Akhenaten: Biography & Facts

Instructor: Christopher Muscato

Chris has a master's degree in history and teaches at the University of Northern Colorado.

Akhenaten oversaw Egypt in one of the most bizarre periods of its history. In this lesson, we'll talk about his life and achievements, and see how he tried to change the Egyptian world.

Akhenaten's Early Life and Reign

We know very little about Akhenaten's early life, except that he was born in Egypt's 18th Dynasty at some point in the mid-14th century BCE. He was the son of Pharaoh Amenhotep III and Queen Tiye. There is some evidence that the young prince co-ruled with his father during the last years of the old pharaoh's reign but around 1353 BCE, Amenhotep III died.

His son (the future Akhenaten) was crowned as Amenhotep IV and married to Nefertiti, who would remain his principle wife and queen. With Nefertiti, Amenhotep IV had several daughters. He also had numerous consorts, at least one of whom gave him a son and successor named Tutankhaten.

Akhenaten was a unique ruler in the history of Egypt

After becoming pharaoh, for about four years or so, Amenhotep IV ruled just like his father. He controlled a vast empire and respected the rights of the various priests. One group, however, was starting to gain an extraordinary amount of power.

Now, at the time, the god Amun-Ra had become the most revered deity in Egypt (with the possible exception of Ra and Osiris). Even the pharaoh's name contained the character for Amun (sometime spelled 'Amen'). The priests of Amun-Ra, therefore, were extremely wealthy and powerful, eventually owning even more land than the pharaoh himself. This was a problem.

The Cult of Aten

In Amenhotep IV's fifth year as pharaoh, everything changed. The pharaoh suddenly declared that Egypt's traditional religion was dead and that he was the living incarnation of a new god, a sun-disk figure named Aten.

We need to appreciate what this declaration meant. The pharaoh was always seen as a semi-divine figure, but in the context of a polytheistic religion full of numerous deities, all of whom interacted to keep the cosmos from plunging into chaos. Then, all of a sudden, Amenhotep IV announced that the polytheism on which Egyptian values of harmony and peace were based would be replaced by a monotheistic religion, with a single true god that only listened to the king. To symbolize this change, Amenhotep changed his name to Akhenaten, which meant ''Of great use to Aten.''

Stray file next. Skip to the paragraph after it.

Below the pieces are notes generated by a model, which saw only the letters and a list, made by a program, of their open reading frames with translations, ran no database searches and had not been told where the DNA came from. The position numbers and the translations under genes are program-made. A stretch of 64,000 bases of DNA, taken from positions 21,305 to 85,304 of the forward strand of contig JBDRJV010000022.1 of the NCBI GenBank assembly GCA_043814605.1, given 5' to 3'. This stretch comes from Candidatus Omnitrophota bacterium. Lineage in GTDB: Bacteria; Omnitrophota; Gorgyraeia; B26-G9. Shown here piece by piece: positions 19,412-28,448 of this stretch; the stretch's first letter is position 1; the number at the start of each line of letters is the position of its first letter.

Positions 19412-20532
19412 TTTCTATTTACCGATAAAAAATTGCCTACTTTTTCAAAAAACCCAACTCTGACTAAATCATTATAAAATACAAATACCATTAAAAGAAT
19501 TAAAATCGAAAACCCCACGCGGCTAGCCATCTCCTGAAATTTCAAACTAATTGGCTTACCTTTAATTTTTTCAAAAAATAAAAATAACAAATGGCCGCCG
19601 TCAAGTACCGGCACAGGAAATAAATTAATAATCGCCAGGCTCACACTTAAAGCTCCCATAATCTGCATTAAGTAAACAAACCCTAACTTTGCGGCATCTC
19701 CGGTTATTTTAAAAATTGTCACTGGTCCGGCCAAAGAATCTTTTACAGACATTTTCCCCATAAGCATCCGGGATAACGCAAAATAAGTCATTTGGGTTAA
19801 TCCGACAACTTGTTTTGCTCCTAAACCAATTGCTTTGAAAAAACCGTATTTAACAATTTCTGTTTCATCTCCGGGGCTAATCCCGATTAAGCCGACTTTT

Within a few more years, Akhenaten had formally closed the temples to Egypt's traditional gods, abolished the old priesthoods, and forbidden former religious practices. He also decided to move the capital of the kingdom from its tradition location in Thebes. But where to move it to?

As another powerful symbol of this new era in Egyptian history, Akhenaten built himself a brand new capital city called Akhetaten out in the desert where no one had tried to build a city before. Since it had to be built quickly, all of the buildings and temples at Akhetaten were made of smaller stones than the monoliths used for structures like the pyramids of Giza. Still, Akhenaten got his capital, and proceeded to fill it with all the art, records, and carvings an Egyptian capital should enjoy.

Of course, Egypt was a different place now, so Akhenaten couldn't use the same artistic styles as before! That would be ludicrous! The artwork at Akhetaten is completely unique in Egyptian history, when the traditionally angular and blocky human figures in Egyptian paintings and reliefs were exchanged for ones with elongated heads, thin chests, and unnaturally rounded hips. This oddity has been a constant source of inspiration among conspiracy theorists who see it as evidence that aliens ruled Egypt, but many mainstream archeologists interpret it as Akhenaten presenting the non-earthly, non-human, and godly nature of the entire royal family.

The daughters of Akhenaten as they appeared in the unique Amarnan style of art

The Death and Legacy of Akhenaten

Today, historians refer to this era in Egyptian history as the Amarna Period, named for the modern city of El-Amarna that sits over Akhenaten's favored capital. It is an era artistically, politically, and socially unique in one of Earth's oldest cultures, and the reality is that there's much about it we don't know.

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